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One might make a prediction or two about the fate of the world in the comfort of one's home, among one's close friends and family after a couple of stiff drinks and no one could care less about them in a day or two. Gordon Chang made the mistake of writing a book about his predictions of China so that for as long as he shall live, people could hold his predictions against him. This reader wouldn't really care about someon who thinks he knows a thing or two about China simply because he's of Chinese descent but for the fact that 10 years after the book was written, the collapse (which was supposed to take place within ten years from when the book was written) as predicted by the author still has not happened and the forecaster is nevertheless being interviewed by Western media as some China "expert".

China no doubt has many problems, some hidden from outsiders' view but some of the key predictions made in the book - China's economy was to be destroyed by its inefficient state owned enterprises, the Communist party was soon going to be overthrown by the people whom it rules with an iron fist, joining the WTO was going to completely expose China's lack of competitiveness and destroy its economy, and the internet was going to usher in an era of unprecedented free discourse which would eventually lead to democracy - have turned out to be completely wrong (and some to the detriment of China's people and the rest of the world). In fact, one would have trouble being more wrong making predictions about anything, including the weather and the timing of the end of the world.

Why was Chang so off?
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Format: Hardcover Verified Purchase
Remember the names? THE WARNING: THE COMING GREAT CRASH IN THE STOCK MARKET, Y2K - IT'S ALREADY TOO LATE, CONQUER THE CRASH, THE COMING CRASH IN THE HOUSING MARKET, PATRIOTS: SURVIVING THE COMING CRASH, THE COMING COLLAPSE OF THE DOLLAR AND HOW TO PROFIT FROM IT, and, of course, the greatest (and silliest) doomsday collection of all time, THE LEFT BEHIND SERIES. Doom will always have its day, Chicken Littles will watch and read and fret, authors and publishers will collect their take, and the unfilled prophecies of ruin will soon be forgotten in the wake of a newer batch. And thus it is with Gordon Chang's THE COMING COLLAPSE OF CHINA.

Published in 2001, Chang argues that China's deeply entrenched and long-standing economic difficulties, the Communist Pary's intransigence and desperate efforts at self-preservation, and the country's coming accession to the World Trade Organization (WTO) will combine to create the necessary conditions for revolution and overthrow. All that will be needed will be the right spark and the emergence of the right leader to take advantage. The thesis is, of course, plausible enough, but what doomsday prophecy doesn't have its elements of plausibility? Marshal enough arguments on one side of any issue and ignore the counterbalancing factors, and any situation can start looking like an imminent crisis.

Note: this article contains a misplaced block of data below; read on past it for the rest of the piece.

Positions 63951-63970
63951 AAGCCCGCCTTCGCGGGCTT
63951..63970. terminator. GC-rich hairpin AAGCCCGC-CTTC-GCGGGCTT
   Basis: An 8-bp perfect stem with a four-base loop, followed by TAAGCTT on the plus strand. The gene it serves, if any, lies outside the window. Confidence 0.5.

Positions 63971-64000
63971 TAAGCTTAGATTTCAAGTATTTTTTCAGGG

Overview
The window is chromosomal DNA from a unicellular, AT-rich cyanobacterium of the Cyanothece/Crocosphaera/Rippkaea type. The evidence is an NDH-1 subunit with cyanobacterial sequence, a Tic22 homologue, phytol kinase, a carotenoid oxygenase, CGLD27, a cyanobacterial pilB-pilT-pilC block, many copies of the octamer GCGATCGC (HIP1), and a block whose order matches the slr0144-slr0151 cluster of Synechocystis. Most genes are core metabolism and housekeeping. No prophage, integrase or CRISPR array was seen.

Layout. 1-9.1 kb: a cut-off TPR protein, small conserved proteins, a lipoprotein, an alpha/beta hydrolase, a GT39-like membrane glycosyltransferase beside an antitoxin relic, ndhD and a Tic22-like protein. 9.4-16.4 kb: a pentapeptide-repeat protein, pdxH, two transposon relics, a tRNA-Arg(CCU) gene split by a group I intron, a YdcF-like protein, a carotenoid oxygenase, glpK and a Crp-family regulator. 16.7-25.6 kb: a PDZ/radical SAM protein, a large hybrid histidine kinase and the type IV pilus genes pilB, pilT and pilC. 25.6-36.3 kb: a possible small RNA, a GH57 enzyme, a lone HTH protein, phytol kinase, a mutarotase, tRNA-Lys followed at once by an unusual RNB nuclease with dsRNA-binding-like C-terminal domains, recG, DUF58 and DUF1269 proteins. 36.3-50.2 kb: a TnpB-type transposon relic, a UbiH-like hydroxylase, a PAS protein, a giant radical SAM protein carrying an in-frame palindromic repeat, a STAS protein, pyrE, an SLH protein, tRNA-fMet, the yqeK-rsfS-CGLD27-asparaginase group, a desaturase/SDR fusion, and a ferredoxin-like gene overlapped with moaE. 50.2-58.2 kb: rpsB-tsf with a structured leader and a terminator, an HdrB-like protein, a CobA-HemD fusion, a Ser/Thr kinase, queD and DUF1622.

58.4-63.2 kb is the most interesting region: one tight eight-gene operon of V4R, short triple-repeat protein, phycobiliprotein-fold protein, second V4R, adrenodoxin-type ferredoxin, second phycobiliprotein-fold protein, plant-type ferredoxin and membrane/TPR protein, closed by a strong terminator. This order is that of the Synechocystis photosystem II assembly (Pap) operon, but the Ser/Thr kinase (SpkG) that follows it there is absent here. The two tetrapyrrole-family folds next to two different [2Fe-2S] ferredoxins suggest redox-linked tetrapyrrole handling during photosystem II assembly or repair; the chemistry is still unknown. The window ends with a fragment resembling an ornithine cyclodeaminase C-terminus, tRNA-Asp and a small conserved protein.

This type of one-sided presentation is, unfortunately, precisely what Mr. Chang gives us.
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By A Customer on May 4, 2004
Format: Hardcover
Having read this book only recently (almost three years after its publication); it is now much easier for me to comment where the author has got it wrong. However, as an Indian working in Singapore (and have worked in India earlier) and tracking China closely in the recent past has given me the perspective to see the fundamental weak points of his outlook.
Corrupt governance, inefficient state owned enterprises, rural poverty, separatist movements, non-performing loans, stumbling reforms process - Gordon Chang sees this in communist China while it also describes the condition in democratic India. You cannot lay the blame for this at the doorstep of communism as a political system, since a vibrant democracy like India suffers the same. All the same, both these Asian giants will undoubtedly be the engines of global growth for decades to come - either with government help or without. And as the communist party has smartly understood - economic performance can guarantee its survival. Though a market economy, Singapore is very much a one-party totalitarian political system with extremely restricted freedom of press and political thought. Yet, there is no need felt for political upheaval from the locals, who are mostly of "Chinese" origin. Though, the scale might be different, Singapore has shown that economic performance can allow the existence of benign totalitarian regimes. And China will perform economically! WTO has shown no apparent ill-effects. Yes, there are risks. Yes, there are growing economic disparities. Yes, there is still an ongoing process of painful readjustment. However, to translate that into a forecast of China's collapse almost smacks of "wishful" thinking on the author's part. All the same, if you want to balance the current hype over China's outlook where most unresearched articles gloss over China's systemic weaknesses, read this book ... but dont accept it at face value.